Not to be confused with metaphysics.
|Part of||Long bones|
The metaphysis contains a diverse population of cells including mesenchymal stem cells, which give rise to bone and fat cells, as well as hematopoietic stem cells which give rise to a variety of blood cells as well as bone-destroying cells called osteoclasts.
The metaphysis may be divided anatomically into three components based on tissue content: a cartilaginous component (epiphyseal plate), a bony component (metaphysis) and a fibrous component surrounding the periphery of the plate.
The growth plate synchronizes chondrogenesis with osteogenesis or interstitial cartilage growth with appositional bone growth at the same that it is growing in width, bearing load and responding to local and systemic forces and factors.
During childhood, the growth plate contains the connecting cartilage enabling the bone to grow; at adulthood (between the ages of 18 to 25 years), the components of the growth plate stop growing altogether and completely ossify into solid bone.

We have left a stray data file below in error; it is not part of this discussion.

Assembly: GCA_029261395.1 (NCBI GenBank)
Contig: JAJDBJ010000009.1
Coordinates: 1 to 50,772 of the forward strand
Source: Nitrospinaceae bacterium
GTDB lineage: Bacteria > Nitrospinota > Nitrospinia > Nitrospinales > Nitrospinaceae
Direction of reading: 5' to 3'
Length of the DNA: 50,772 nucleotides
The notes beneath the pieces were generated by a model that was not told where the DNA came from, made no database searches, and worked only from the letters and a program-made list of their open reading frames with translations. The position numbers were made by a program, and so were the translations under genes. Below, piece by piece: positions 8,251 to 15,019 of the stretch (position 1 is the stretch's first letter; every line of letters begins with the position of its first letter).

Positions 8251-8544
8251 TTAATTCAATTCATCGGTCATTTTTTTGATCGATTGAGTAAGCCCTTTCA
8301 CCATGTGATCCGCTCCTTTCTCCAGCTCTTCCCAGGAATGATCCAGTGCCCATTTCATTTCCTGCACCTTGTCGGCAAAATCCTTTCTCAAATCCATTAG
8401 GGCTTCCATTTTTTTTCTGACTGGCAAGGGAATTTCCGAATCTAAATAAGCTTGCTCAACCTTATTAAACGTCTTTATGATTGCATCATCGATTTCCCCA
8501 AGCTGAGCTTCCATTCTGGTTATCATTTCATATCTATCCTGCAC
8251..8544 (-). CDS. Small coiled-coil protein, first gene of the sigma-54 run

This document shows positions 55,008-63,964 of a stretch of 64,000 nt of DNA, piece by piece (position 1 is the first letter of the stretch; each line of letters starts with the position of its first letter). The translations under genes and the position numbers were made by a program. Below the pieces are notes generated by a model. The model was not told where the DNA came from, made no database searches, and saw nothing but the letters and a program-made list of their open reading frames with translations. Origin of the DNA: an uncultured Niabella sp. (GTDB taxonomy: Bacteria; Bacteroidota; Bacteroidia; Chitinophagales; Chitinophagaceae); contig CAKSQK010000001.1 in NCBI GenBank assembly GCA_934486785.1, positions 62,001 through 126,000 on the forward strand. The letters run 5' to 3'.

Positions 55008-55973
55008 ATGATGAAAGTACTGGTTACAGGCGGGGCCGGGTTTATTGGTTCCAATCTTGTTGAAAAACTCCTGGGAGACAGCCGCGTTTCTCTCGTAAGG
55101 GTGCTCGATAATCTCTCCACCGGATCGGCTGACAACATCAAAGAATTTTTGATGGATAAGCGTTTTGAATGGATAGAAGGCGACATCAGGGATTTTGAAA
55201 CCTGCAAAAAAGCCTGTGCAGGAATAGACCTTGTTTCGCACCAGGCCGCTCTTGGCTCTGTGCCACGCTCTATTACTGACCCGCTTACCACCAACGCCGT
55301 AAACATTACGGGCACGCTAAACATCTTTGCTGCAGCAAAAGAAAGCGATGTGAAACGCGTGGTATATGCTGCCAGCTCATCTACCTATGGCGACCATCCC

In an adult, the metaphysis functions to transfer loads from weight-bearing joint surfaces to the diaphysis.
Because of their rich blood supply and vascular stasis, metaphyses of long bones are prone to hematogenous spread of osteomyelitis in children.
Metaphyseal tumors or lesions include osteosarcoma, chondrosarcoma, fibrosarcoma, osteoblastoma, enchondroma, fibrous dysplasia, simple bone cyst, aneurysmal bone cyst, non-ossifying fibroma, and osteoid osteoma.
Credits to the contents of this page go to the authors of the corresponding Wikipedia page: en.wikipedia.org/wiki/Metaphysis.